Inside our November/December issue

For our November/December cover story, timed both with this year’s election and the 100th anniversary of the passage of the 19th Amendment, we spoke with Penn State historian Cathleen Cahill, whose new book examines the women of color who played a prominent role in the movement for women’s suffrage. Recasting the Vote highlights the work of six women—Native American, Chinese, Latina, and Black—to tell the broader story of women of color who fought for the right to vote. Our interview with Cahill begins on p. 40.

Our new issue also highlights the work of former Penn State president Milton Eisenhower, best known in history as an influential advisor to his brother Dwight, but who spent the best years of his career as a university president—including a transformational tenure at Penn State as the institution transitioned from college to university. Our feature on Eisenhower begins on p. 32.

And we take you inside the new Student Veteran Center at University Park. Located in a $4 million renovated space on the first floor of Ritenour Building, the center houses both the Office of Veterans Programs, which processes GI Bill benefits and supports military students at University Park, and the Office of Veterans Affairs and Services, which oversees university-wide military service-related events and advocacy efforts. But the center also serves as a 24/7 gathering space for military-affiliated students enrolled at University Park. Our look at the new space begins on p. 48.

Also, meet Anne Puchalsky, a sophomore whose conservation work led to the Eastern hellbender being declared Pennsylvania’s state amphibian (p. 16); read about ultrarunner Lauren Wilke’s fight against COVID-19 (p. 27); and learn NFL Network reporter Kimberly Jones’s favorite memory from her undergraduate days at Penn State (p. 19).

It’s all in our Noveber/December issue, arriving in mailboxes soon.

—B.J. Reyes, associate editor

November 9, 2020 at 12:52 pm Leave a comment

“Defending Freedom is Not Easy”

I’ve been thinking a lot lately about the conversation I had about two years ago with Jack Spielvogel, the beloved history professor who educated generations of Penn State undergraduates on the history—and renewed threat—of fascism, ultra-nationalism, and authoritarianism. We featured that conversation in our January/February 2019 issue; unfortunately, it’s only grown more relevant since. You can read the full feature here.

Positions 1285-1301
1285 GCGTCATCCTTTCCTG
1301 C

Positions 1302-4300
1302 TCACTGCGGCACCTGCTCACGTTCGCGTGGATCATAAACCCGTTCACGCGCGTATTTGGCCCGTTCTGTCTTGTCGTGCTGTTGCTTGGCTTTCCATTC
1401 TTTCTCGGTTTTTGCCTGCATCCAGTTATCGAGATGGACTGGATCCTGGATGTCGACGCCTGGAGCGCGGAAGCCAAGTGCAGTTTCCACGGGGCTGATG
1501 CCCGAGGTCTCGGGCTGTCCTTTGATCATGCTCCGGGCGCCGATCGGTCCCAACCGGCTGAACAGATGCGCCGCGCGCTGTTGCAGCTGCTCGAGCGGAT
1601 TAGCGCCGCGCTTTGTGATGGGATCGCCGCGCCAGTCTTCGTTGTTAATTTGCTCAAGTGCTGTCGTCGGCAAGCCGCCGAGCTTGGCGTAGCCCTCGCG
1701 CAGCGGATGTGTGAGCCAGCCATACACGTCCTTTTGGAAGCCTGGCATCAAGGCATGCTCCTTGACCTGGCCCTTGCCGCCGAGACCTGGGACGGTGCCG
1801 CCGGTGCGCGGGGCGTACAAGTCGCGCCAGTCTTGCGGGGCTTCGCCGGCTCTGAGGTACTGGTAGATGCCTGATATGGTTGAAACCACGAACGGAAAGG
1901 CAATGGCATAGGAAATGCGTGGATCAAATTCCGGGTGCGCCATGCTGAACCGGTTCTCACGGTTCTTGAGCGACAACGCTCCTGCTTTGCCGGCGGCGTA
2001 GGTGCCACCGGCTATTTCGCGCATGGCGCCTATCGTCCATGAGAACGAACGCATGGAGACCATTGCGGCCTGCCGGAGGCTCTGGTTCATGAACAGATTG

Ryan Jones, editor

 

November 2, 2020 at 2:04 pm Leave a comment

Inside our September/October issue

Aside from the global pandemic, the summer of 2020 will be remembered for the nationwide protests against systemic racism and violence against Black Americans. Mindful of that context, we approached our September/October issue as a platform for Black alumni, students, and faculty to share their experiences and perspective.

Our cover story features former Nittany Lion and NFL defensive end Aaron Maybin, now an artist, activist, and teacher in his hometown of Baltimore. Maybin “went viral” in the winter of 2018, when a video he posted from a freezing elementary school classroom sparked outrage over the city’s inability to provide for the basic needs of its children. That moment amplified the local activism he’d been immersed in since the 2015 death of Freddie Gray in police custody, work that remains as relevant as ever. Maybin’s story begins on p. 40.

Also inside: We asked 11 Black alumni from the 1960s to today to share memories of their time on campus. That collection of alumni voices begins on p. 46. And we convened a roundtable discussion with faculty from Penn State’s African American Studies department to discuss the past, present, and future of the civil rights movement, connecting the dots between a fight that most consider a long-ago historical moment, but which these professors explain as an ongoing battle for equality. That feature begins on p. 30.